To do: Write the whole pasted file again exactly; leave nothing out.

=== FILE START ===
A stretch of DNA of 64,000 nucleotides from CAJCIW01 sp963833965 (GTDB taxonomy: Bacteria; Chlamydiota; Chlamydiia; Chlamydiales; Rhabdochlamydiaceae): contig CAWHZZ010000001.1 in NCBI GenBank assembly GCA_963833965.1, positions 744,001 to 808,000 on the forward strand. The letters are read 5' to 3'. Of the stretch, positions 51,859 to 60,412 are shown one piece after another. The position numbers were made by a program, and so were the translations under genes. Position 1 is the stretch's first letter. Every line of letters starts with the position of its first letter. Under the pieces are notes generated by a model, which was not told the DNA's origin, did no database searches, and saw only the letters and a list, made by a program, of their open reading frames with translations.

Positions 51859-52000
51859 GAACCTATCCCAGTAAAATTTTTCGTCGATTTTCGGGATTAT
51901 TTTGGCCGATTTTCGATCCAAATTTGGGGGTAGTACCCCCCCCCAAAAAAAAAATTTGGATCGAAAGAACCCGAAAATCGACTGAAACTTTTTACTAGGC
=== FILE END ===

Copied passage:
A stretch of DNA of 64,000 nucleotides from CAJCIW01 sp963833965 (GTDB taxonomy: Bacteria; Chlamydiota; Chlamydiia; Chlamydiales; Rhabdochlamydiaceae): contig CAWHZZ010000001.1 in NCBI GenBank assembly GCA_963833965.1, positions 744,001 to 808,000 on the forward strand. The letters are read 5' to 3'. Of the stretch, positions 51,859 to 60,412 are shown one piece after another. The position numbers were made by a program, and so were the translations under genes. Position 1 is the stretch's first letter. Every line of letters starts with the position of its first letter. Under the pieces are notes generated by a model, which was not told the DNA's origin, did no database searches, and saw only the letters and a list, made by a program, of their open reading frames with translations.

Positions 51859-52000
51859 GAACCTATCCCAGTAAAATTTTTCGTCGATTTTCGGGATTAT
51901 TTTGGCCGATTTTCGATCCAAATTTGGGGGTAGTACCCCCCCCCAAAAAAAAAATTTGGATCGAAAGAACCCGAAAATCGACTGAAACTTTTTACTAGGC